“Where are the other parents?” Janine looked behind her toward the parking lot entrance. It was nearly three.
“Oh, I think it’s just you and me. I’m going to drive a couple of the girls home. Gloria and Alison will take the rest, but we figured you’d probably be anxious to be with Sophie, so we didn’t think to ask if you wanted one of us to give her a ride.”
“You’re right,” she said. “I can’t wait to see how she made out.”
“She looked so excited when she got into the van Friday evening,” Suzanne said.
“She was.” Janine was glad she was wearing sunglasses, because her eyes suddenly burned with tears. Her baby girl. How rare it was to see such unfettered joy in Sophie’s face rather than the usual lines of pain and fear. The sort of fear no child should have to endure.
“She’s so cute,” Suzanne said. “Where’d she get that red hair?”
“It’s a combination of mine and her dad’s, I guess,” she said, touching her hand to her own strawberry-blond hair. Joe’s hair was dark, his eyes blue, like Sophie’s.
“It’s her kidneys that are the problem, right?” Suzanne probed.
“Yes.” Janine didn’t mind the questions. The only time she was bothered by them was when they were asked in front of her daughter, as though Sophie were deaf and blind as well as very, very ill.
“Would a transplant help?”
“She already has one of mine.” Janine smiled ruefully. “Her body rejected it.” Joe had offered one of his, as well, but he was not a good match. And now, Sophie was beyond being helped by a transplant.
“Oh, I’m so sorry,” Suzanne said kindly. “She seems to handle everything very well, though. I was so surprised when I met her, because she’s so tiny. I thought she was about six. But then this eight-year-old voice comes out of her, with a ten-year-old vocabulary. It’s such a surprise.”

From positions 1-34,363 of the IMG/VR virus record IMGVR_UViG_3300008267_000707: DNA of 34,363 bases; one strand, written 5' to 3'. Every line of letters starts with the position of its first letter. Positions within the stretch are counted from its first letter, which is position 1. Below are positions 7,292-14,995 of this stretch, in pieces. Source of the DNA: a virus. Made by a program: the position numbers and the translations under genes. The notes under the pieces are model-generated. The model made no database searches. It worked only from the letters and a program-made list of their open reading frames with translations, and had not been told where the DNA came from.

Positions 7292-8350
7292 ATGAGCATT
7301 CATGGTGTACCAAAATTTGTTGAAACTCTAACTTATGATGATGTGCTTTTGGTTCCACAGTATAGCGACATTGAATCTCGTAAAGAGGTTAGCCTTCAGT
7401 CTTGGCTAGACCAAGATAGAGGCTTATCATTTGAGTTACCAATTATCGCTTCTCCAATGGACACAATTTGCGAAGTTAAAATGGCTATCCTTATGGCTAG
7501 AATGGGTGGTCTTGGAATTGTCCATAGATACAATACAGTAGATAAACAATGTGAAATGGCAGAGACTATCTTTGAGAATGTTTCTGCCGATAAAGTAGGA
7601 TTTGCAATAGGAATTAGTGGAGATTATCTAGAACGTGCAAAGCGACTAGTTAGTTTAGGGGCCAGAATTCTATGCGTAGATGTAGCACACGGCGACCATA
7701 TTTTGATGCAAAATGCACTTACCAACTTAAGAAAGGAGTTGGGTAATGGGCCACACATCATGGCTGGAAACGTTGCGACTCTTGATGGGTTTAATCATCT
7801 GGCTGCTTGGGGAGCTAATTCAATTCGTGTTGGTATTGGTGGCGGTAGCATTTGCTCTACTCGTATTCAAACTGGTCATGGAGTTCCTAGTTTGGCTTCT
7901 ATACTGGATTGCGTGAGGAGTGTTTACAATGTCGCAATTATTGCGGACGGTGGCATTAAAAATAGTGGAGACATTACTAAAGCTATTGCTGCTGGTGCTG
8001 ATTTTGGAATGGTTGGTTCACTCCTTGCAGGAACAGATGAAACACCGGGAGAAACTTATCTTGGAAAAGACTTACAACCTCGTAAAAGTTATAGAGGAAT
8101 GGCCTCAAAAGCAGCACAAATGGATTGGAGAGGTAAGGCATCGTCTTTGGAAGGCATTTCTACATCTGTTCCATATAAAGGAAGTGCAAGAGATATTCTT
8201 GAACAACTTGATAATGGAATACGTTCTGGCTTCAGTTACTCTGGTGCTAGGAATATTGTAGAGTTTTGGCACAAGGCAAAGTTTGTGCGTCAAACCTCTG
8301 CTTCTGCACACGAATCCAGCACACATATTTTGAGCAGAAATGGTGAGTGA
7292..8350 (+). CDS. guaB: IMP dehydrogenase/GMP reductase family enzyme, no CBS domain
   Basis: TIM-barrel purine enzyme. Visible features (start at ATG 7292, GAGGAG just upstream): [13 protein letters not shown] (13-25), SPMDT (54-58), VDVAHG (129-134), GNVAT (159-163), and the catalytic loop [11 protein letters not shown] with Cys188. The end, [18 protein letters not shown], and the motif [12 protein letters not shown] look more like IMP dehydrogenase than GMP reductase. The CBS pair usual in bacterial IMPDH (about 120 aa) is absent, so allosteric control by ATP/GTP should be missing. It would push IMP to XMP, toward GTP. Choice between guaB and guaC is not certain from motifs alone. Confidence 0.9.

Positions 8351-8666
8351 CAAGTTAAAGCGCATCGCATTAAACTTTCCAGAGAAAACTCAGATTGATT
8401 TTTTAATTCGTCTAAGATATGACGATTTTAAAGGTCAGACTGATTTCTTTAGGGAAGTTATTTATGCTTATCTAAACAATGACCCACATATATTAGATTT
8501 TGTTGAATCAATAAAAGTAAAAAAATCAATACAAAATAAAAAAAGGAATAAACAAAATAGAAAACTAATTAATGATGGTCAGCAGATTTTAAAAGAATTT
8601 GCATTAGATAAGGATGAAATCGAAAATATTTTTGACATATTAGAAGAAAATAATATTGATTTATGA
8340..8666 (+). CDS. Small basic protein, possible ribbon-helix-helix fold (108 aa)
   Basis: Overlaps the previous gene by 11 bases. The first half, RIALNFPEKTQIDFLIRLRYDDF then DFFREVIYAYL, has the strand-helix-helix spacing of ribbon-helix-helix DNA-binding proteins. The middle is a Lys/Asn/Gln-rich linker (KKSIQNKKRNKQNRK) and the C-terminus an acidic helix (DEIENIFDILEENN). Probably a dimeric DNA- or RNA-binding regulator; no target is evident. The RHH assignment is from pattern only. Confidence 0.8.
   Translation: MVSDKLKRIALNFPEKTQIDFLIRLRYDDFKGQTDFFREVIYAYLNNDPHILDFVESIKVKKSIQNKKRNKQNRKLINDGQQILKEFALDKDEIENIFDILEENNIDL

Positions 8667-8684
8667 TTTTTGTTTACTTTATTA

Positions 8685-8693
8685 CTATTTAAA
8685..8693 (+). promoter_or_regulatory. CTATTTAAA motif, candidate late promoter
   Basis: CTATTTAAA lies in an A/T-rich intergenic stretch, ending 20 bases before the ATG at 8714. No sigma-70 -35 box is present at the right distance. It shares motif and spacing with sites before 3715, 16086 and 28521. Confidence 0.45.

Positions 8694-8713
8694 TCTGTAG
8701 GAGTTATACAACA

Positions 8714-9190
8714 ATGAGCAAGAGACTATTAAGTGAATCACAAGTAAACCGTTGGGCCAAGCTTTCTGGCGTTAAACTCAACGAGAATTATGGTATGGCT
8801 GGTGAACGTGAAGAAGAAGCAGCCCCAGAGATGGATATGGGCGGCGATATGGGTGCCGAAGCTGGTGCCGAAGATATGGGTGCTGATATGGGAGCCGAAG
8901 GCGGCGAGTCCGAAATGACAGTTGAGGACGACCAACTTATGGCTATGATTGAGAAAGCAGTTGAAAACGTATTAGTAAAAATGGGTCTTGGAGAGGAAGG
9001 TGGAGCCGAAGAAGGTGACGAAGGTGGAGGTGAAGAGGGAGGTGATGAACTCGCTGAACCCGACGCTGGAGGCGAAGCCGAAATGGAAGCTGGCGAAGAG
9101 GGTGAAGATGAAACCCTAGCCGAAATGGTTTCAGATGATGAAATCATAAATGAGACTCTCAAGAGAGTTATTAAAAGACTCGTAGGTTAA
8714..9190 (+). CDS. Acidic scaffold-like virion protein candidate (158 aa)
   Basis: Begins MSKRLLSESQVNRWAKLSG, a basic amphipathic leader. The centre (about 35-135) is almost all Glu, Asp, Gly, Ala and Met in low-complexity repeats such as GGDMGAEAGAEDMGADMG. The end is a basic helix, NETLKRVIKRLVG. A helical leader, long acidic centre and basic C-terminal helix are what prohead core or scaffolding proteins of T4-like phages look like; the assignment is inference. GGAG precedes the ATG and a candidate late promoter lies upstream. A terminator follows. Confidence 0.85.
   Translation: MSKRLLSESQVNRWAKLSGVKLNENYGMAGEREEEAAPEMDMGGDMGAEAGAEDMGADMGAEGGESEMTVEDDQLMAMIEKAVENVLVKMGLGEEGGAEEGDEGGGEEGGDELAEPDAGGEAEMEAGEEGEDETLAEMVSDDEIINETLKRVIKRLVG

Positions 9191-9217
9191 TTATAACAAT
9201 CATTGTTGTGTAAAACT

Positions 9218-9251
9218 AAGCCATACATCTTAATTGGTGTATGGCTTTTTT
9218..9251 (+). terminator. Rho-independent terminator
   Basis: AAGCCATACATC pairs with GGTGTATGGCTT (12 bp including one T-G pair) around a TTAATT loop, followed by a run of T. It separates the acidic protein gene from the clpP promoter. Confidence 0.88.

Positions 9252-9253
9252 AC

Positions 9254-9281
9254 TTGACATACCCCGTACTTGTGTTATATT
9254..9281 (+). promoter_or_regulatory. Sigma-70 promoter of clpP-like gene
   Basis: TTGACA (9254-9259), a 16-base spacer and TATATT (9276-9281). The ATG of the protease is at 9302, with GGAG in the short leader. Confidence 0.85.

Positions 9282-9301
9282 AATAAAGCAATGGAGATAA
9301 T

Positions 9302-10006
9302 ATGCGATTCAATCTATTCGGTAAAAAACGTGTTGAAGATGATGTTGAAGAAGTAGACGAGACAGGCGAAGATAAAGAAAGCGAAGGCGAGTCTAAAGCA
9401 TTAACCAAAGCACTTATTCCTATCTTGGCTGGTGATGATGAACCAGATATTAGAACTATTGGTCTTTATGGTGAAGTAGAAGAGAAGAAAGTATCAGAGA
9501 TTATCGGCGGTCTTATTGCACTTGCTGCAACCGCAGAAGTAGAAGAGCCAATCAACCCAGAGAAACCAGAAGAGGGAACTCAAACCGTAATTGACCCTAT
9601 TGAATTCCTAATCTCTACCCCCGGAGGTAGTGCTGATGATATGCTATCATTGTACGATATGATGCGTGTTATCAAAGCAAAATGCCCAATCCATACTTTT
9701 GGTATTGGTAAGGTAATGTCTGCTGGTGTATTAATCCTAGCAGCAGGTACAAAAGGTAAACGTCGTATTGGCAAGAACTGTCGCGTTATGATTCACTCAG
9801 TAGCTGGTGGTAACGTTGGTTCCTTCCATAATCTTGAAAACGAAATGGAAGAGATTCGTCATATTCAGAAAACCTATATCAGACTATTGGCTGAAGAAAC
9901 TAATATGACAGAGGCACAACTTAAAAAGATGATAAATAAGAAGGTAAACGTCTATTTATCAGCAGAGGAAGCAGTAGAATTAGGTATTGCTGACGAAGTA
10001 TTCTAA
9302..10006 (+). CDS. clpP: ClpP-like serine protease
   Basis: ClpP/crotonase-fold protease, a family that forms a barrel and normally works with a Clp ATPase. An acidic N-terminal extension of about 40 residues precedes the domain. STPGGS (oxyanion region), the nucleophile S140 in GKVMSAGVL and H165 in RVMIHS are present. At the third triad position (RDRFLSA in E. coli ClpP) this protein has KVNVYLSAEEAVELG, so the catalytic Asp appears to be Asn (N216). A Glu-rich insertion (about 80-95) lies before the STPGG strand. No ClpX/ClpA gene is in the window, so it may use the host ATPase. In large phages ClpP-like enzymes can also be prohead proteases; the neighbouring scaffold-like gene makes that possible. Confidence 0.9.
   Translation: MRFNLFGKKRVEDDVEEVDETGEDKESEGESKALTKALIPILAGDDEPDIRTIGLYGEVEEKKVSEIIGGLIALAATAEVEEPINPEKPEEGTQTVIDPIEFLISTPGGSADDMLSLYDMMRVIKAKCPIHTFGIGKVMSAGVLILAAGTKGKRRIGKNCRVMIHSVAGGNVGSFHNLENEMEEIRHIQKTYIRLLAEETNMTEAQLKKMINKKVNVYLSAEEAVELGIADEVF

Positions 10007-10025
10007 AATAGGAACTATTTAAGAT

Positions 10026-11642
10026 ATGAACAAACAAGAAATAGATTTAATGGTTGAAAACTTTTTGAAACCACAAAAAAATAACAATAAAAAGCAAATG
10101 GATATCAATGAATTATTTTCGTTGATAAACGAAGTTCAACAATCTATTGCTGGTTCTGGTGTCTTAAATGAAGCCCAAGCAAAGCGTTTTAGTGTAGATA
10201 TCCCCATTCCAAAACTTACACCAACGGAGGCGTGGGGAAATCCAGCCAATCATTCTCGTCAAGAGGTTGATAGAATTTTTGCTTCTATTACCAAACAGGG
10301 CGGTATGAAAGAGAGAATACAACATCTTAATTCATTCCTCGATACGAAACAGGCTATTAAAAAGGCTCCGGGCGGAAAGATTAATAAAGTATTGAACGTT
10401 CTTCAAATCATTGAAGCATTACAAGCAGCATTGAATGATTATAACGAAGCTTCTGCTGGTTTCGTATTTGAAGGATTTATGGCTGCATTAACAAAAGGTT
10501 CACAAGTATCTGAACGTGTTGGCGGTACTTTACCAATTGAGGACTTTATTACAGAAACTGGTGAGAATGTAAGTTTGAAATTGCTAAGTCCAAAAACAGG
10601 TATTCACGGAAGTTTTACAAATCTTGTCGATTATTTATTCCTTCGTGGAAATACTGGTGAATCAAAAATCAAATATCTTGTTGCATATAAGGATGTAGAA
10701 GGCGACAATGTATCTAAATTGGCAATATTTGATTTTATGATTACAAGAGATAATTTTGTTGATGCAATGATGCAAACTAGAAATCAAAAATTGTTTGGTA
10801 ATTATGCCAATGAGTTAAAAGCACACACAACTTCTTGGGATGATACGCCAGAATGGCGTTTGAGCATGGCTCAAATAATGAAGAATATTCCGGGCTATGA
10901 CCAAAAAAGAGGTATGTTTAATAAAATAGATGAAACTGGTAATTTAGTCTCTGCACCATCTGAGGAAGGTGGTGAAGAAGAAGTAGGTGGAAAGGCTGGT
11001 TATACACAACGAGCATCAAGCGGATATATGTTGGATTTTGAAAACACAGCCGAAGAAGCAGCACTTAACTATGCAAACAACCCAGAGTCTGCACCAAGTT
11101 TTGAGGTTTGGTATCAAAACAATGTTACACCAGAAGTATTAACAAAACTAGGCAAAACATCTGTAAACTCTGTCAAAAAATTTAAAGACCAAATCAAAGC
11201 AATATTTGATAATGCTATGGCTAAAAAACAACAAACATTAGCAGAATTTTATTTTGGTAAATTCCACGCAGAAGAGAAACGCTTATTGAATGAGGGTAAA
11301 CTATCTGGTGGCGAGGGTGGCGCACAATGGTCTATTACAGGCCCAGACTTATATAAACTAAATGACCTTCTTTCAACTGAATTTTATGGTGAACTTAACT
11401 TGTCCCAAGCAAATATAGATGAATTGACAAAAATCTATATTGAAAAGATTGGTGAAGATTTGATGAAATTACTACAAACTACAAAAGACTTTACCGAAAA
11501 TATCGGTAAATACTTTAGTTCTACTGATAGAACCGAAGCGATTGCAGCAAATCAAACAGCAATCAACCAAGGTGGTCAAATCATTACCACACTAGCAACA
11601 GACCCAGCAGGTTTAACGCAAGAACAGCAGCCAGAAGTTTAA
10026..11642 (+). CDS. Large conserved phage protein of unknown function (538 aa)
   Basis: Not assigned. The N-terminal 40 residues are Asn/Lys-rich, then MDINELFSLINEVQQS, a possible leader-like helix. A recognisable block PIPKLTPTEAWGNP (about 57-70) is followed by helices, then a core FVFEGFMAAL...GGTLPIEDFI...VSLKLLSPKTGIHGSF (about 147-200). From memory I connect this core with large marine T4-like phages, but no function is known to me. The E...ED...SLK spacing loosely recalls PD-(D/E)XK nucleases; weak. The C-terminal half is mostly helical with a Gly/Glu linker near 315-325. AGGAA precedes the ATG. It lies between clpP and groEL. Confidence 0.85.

Janine smiled. “Kids with kidney disease tend to be small,” she said.
“What a lot you must have been through with her,” Suzanne said. “And to think of how much I worry when Emily has the sniffles. I really admire you.”
Janine didn’t feel admirable. She was coping the only way a desperate mother could; searching for solutions, doing all she could to make Sophie’s time on earth as happy and carefree as possible . . . and crying only when she was alone at night.
“Emily told me that you’re a helicopter pilot,” Suzanne said.
“Oh.” Janine was surprised. “I was, a long time ago. Before Sophie got sick.” She had learned to fly a helicopter in the Army, and had flown for an aircraft leasing company after getting out of the reserves. Was Sophie telling people that she still flew? Maybe it embarrassed her that Janine had turned from an adventurous pilot into a stay-at-home mom. But with a chronically ill child, she could imagine no other course of action.
“Emily has a secret hope that, when the girls in the troop get a little older, you might give them flying lessons.”
She had thought of that herself, in those rare, optimistic moments when she could picture Sophie reaching her teenaged years. “Maybe one day,” she said. “That would be fun.” She turned to look at the parking lot entrance again.
“You must worry about Sophie when she’s away,” Suzanne said suddenly, and Janine knew that the worry was showing in her face. Or maybe the way she was knotting and unknotting her hands in front of her was giving her away.
“Well,” she said. “This is new to me. Sophie’s never been away from home without me or her father by her side.” She’d also never been so far from emergency care, which was why Joe had said the trip was out of the question. But Sophie had begged to go. There was so little she ever asked for, and so little Janine could do for her. She said yes, after getting permission from Dr. Schaefer, who even called Joe to assure him that Sophie would be fine, as long as she watched her fluid intake and was home for dialysis on Sunday night and back at Schaefer’s office for Herbalina on Monday. Joe, who lost his temper too easily and too often, had hung up on him.